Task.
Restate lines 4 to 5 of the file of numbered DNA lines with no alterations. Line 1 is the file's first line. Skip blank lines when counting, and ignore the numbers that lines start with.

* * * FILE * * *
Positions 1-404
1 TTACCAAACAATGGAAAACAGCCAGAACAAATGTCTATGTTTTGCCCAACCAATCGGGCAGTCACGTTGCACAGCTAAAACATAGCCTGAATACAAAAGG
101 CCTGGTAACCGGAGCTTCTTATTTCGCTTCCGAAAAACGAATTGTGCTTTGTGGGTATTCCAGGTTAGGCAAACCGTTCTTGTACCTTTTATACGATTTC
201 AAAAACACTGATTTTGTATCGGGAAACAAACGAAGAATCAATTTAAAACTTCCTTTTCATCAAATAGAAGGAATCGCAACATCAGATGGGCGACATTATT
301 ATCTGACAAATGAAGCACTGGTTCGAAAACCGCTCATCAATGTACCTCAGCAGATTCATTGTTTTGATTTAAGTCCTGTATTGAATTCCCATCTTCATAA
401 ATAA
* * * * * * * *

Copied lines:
201 AAAAACACTGATTTTGTATCGGGAAACAAACGAAGAATCAATTTAAAACTTCCTTTTCATCAAATAGAAGGAATCGCAACATCAGATGGGCGACATTATT
301 ATCTGACAAATGAAGCACTGGTTCGAAAACCGCTCATCAATGTACCTCAGCAGATTCATTGTTTTGATTTAAGTCCTGTATTGAATTCCCATCTTCATAA